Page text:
Some people think that turmeric is a fine substitute for saffron, IT IS NOT. Definitely DO NOT use turmeric in ice cream because you will end up producing a very bitter tasting product.

*Saffron
Bastani is traditionally a custard like ice cream, rich in flavor mixed with saffron, rose saffron_jar_680water and pistachios. It is quite recognizable with it’s glorious golden yellow color and aromatic from both the saffron and rose water.

The other key ingredient is saffron. You want a high quality saffron, which gives your bastani its golden color and intoxicating aroma. Crush your saffron using a mortar and pestle and dissolve in a bit of warm water. This should steep for about 30 minutes, so do this while your ice cream is softening.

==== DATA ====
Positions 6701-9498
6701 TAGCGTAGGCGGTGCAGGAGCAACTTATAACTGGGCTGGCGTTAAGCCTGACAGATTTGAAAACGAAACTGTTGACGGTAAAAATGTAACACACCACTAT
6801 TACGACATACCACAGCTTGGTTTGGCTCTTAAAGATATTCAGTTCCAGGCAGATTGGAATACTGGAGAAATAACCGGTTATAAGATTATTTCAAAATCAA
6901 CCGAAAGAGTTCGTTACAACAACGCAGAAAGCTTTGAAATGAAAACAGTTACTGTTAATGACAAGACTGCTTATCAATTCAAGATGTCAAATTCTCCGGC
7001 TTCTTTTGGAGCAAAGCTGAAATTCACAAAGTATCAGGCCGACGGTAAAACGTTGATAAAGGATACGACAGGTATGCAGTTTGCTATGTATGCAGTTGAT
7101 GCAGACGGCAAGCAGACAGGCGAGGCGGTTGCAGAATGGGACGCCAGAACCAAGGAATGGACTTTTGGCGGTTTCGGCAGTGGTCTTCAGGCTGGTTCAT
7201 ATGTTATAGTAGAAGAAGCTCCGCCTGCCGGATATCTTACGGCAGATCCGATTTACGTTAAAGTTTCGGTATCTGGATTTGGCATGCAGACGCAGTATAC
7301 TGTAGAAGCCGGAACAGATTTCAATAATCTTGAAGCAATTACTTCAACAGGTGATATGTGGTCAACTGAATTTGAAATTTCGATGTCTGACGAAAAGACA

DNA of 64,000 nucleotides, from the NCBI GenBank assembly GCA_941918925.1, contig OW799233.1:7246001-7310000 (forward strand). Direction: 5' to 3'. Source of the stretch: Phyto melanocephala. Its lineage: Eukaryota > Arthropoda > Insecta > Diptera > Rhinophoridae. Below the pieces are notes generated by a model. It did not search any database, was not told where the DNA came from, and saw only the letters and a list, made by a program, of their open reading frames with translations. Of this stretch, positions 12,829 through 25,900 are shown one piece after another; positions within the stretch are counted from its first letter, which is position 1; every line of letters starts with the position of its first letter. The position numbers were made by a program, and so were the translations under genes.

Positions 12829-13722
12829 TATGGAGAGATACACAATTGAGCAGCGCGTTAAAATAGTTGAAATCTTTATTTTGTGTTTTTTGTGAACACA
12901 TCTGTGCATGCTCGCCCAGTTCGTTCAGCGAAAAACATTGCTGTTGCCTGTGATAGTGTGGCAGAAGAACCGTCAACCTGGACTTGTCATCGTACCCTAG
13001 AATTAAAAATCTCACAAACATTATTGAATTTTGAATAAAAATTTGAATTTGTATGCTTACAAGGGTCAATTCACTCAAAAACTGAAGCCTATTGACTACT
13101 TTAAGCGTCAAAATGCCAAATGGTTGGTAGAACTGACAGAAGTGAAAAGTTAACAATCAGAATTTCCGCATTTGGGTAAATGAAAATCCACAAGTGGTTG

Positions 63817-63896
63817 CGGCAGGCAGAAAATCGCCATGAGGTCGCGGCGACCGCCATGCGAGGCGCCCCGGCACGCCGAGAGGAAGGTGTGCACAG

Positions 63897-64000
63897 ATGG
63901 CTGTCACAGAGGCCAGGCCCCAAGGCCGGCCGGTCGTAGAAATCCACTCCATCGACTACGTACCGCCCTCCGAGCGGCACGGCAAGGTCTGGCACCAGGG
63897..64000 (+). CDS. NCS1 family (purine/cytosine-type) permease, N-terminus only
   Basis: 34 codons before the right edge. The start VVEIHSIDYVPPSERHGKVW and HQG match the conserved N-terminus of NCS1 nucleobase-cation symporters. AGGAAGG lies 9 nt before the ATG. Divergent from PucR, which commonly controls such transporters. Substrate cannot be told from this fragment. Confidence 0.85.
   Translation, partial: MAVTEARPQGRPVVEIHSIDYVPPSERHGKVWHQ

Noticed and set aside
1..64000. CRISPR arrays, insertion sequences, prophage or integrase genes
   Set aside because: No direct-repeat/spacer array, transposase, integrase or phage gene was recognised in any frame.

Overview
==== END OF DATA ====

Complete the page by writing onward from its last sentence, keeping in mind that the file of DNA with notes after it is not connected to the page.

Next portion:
Once your saffron water is redish orange, add it to your softened ice cream with the rose water and pistachio bits. You can also add a teaspoon or two of crushed dried rose petals. It adds a bit of color as well as fragrance.

How to choose the best saffron
The amount of saffron you use is dependent on the quality of the saffron used. This affects the final color of your ice cream as well as the fragrance and flavor.
Always buy saffron threads and not powder. High grade saffron threads are dark red, not orange and no trace of yellow. When you open your container of saffron you should be able to recognize it’s beautiful scent.

Yes, saffron can be expensive, but don’t be duped and purchase cheap saffron. The color and aroma produced will not be the same. The best high quality saffron comes from Iran and can be purchased at FamilySpice.com.

 

**Rose waterdownload (13)